I was in Iowa, during the AM Radio days where things would fade in and fade out. I had gotten wind that radio WHO would be playing one of my 45s. This station went all the way up to the upper Mid-West. It was a big country station back then. I was on my way to a show in Nebraska and I was hoping I wouldn’t lose the station before they played my song. When the station started fading, I pulled over at a truck stop thinking they only had 45 minutes until the end of the show—they gotta play it soon. I was a young kid—very excited about this. I was sitting in the parking lot of the truck stop with people giving me the fish eye as they were coming out, saying “You’ve been here a long time, son. What’s the deal?” I waited and waited, hoping I wouldn’t lose the signal. As soon as I heard my song—I got back on the interstate and took off. That experience was so much fun. You will never experience that same feeling again.

Any other similar experience with one of your songs?
I love it when I listen to the Opry and I hear Jeannie Seely sing “Not a Dry Eye in the House”—that’s one of my tunes. I’ll be sitting on my couch at home, puffing up my chest, thinking—‘OK. That’s pretty cool!’ Funniest thing was when I went to see her at the Opry the week Bill Anderson celebrated his 60th Anniversary as an Opry member. I wasn’t on the show, but I went there. It was during the pandemic, so they were eliminating the backstage time. The show was ready to start and I took my seat next to some nice folks, and Jeannie starts talking about the song. I truly wanted to elbow the folks next to me and say, “That’s my song! I wrote that!” I wanted to, but I just had to sit there and behave myself. (Laughs) Jeannie said “Dallas is actually here.” Then she pointed at me and asked me to stand up. It still feels good to be recognized for one of my songs.

You have worked with so many legends. Ray Price’s cover of Kris Kristofferson’s “For the Good Times” is one of the Top 500 songs of all time. Please tell us a Ray Price story.
One night, we were working in Kansas City together. It was 102 degrees and it was an outdoor show. It was hot! Since it was a Ray Price show, I brought a Manuel jacket. But I ditched it before I went on stage because I was burning up. Unfortunately, underneath, I only had a sleeveless t-shirt. Ray was on about an hour later, when the sun was going down and it was 10-15 degrees cooler. Ray watched my show from the bus. I got done with my set and he called me over and said, “Did you have a good time tonight?” I said, “Yes, I did.” He said, “You sounded real good. I liked that—that was a good set.” He paused for a moment and said, “What happened to your coat?”  I said, “It was too hot! I took it off.” He leaned closer to me and in a stern voice said, “Son. If the gig’s important to you—wear a jacket!” All I could say was, “Yes, sir, Mr. Price.” A couple of years later at a Fourth of July concert, it was so hot—a Texas July where it’s 110 degrees! If the fire ants don’t get you, the sun will get you from the top. Ray came out on stage wearing a white short-sleeved work shirt with a pair of jeans and suspenders. The band’s wearing Hawaiian shirts and t-shirts. He got done and came over for my radio show interview, and I couldn’t resist. I said, “So, Raymond, where’s your jacket?” (Laughs) I will tell you, though, if you do shows in Texas, it is a three or four shirt day. It’s one of the reasons I’m glad we moved to East Tennessee, in the mountains, where it’s a heck of a lot cooler.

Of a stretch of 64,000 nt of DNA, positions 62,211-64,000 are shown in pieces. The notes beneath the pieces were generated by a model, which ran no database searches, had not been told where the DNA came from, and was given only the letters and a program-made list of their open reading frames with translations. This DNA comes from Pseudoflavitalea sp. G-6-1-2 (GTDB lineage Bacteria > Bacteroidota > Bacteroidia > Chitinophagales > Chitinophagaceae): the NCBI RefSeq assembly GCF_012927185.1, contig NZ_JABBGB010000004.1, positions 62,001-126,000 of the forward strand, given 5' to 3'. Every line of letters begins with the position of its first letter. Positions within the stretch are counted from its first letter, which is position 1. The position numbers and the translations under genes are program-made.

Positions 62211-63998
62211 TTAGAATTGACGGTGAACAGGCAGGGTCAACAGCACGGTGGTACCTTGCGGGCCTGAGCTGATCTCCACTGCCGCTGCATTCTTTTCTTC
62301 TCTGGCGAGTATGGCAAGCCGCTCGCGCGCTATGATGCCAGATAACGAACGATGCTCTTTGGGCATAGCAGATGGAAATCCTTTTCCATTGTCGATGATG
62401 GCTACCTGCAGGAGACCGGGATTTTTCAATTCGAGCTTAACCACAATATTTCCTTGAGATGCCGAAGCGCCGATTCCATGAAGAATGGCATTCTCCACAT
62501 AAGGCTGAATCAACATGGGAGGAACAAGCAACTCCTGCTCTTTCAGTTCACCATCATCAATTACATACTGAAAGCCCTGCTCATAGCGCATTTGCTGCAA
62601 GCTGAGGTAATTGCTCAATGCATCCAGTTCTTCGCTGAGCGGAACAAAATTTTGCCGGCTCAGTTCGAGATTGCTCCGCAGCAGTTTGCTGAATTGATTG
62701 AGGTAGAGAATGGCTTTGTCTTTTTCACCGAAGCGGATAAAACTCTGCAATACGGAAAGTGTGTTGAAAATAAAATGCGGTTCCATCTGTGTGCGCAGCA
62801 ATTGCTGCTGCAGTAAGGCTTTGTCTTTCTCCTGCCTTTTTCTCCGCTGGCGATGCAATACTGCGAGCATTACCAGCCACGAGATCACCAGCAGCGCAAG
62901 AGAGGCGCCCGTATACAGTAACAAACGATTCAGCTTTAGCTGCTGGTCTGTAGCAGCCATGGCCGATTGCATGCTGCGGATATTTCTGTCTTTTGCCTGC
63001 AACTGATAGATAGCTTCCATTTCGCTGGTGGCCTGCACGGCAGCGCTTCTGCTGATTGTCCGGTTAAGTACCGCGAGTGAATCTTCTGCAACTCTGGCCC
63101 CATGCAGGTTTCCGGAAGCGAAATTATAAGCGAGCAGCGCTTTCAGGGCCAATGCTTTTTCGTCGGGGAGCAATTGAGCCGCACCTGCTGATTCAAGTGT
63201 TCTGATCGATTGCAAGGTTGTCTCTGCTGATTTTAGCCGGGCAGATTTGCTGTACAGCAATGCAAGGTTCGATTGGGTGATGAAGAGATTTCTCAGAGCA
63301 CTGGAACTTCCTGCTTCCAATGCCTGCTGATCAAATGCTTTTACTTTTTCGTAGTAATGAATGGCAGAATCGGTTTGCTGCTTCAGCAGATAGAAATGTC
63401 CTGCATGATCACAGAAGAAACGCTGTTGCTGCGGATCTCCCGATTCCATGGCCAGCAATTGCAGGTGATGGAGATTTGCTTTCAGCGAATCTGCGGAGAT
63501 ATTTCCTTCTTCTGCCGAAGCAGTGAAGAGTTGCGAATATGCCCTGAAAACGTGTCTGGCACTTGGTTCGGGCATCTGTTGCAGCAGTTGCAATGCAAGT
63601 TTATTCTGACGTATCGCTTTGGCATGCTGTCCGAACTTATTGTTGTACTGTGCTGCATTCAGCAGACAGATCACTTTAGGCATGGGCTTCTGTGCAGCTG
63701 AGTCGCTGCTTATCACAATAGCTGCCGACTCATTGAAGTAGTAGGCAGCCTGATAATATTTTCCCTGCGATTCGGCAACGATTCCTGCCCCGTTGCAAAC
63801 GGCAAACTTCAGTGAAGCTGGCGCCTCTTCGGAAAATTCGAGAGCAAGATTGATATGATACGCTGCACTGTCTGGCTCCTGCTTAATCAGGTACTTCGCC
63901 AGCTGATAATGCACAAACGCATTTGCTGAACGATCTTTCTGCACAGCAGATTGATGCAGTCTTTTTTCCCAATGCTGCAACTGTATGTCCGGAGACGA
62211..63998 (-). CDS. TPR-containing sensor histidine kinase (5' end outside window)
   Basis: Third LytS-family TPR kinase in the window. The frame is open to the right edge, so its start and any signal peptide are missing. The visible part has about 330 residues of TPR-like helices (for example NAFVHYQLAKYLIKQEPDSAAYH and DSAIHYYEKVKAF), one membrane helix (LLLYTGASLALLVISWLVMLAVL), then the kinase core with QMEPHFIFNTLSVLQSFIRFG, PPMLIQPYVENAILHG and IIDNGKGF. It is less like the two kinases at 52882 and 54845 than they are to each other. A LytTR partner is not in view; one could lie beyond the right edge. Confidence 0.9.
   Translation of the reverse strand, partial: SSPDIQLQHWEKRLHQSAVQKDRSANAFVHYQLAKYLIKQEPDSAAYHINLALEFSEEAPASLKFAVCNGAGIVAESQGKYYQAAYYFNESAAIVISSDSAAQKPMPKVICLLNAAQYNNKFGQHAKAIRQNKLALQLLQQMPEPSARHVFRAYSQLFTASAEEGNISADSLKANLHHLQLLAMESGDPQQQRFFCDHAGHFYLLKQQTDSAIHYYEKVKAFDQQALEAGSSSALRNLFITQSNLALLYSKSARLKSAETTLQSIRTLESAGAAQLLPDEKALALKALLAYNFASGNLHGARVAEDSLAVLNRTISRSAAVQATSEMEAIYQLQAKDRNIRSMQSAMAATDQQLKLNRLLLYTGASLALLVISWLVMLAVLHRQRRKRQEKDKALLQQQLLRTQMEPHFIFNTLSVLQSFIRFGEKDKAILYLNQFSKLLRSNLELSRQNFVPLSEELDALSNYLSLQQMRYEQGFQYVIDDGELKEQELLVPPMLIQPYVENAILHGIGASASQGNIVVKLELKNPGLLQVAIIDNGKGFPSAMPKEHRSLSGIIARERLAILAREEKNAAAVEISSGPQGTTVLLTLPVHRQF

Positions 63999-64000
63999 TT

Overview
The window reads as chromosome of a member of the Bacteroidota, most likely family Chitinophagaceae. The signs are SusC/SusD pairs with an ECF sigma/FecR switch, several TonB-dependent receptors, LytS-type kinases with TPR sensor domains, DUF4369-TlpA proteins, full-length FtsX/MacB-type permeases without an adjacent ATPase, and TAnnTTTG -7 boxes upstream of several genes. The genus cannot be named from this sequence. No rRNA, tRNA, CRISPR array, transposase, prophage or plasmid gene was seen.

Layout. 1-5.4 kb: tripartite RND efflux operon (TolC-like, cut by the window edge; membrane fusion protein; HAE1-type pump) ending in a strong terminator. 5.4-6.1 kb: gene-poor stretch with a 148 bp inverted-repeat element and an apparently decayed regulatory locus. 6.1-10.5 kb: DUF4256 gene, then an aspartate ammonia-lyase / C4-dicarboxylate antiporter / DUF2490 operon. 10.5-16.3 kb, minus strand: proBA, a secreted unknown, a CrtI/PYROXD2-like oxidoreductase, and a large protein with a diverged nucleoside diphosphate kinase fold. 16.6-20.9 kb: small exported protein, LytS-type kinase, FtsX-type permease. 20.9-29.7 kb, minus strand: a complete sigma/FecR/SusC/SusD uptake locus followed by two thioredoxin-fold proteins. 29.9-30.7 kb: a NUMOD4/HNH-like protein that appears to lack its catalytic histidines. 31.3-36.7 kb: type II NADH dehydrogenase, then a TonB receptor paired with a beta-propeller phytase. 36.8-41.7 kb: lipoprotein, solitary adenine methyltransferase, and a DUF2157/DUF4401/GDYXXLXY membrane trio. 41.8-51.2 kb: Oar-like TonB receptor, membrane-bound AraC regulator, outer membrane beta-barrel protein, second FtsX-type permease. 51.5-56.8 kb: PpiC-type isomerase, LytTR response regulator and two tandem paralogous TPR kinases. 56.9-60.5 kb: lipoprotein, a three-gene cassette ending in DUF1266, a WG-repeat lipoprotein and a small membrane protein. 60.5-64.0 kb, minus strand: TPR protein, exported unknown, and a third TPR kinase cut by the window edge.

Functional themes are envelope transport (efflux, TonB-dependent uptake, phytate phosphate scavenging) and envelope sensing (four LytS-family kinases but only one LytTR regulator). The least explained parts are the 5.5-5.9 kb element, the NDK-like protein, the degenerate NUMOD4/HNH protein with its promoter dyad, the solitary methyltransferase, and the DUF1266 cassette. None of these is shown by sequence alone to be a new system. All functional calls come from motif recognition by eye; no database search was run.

Tell us about a time when someone gave you feedback about one of your shows.
There was a strange incident which took me a long time to sort out. Tom T. Hall was on the Ralph Emery radio show—overnight. I finagled my way on and I was sitting there with a guitar. I played a couple of songs, and Tom T. and Ralph were visiting. I got done singing and we were packing our stuff and Tom T. came over and stuck his hand out and said, “Well, sir—you had a good opportunity tonight.” And he walked away. I had no idea what that meant: Did I suck? Was it good? Was it bad? It bothered me for years. A few years later, I reminded him of that night, and he didn’t really remember me. But I asked him what he meant. He said, “Oh, that’s just B.S. I say that to people all the time—just to freak ’em out!” (Laughs) I learned a good lesson. I was bothered about it for no reason!

What is the best advice someone has given you?
It was from Ray Price—one of the most dignified entertainers who didn’t have to jump around on stage. He didn’t need to be elaborate on stage. His idea of a big show was to add two more fiddle players. (Laughs) That was about as far as he’d go to be elaborate! And everyone would dress a little nicer that night. Ray showed me how to entertain an audience with dignity and class. Nobody did it better than Ray Price. He once said, “You don’t have to explain everything to your audience. I see a lot of young songwriters give a five-minute intro to their song. But you shouldn’t have to do that if the song is good—and the lyrics are where they should be. All you have to do is maybe say a sentence or two, but you don’t have to go into this long explanation or long story to get your point across. It’ll tell you—he was a smart man.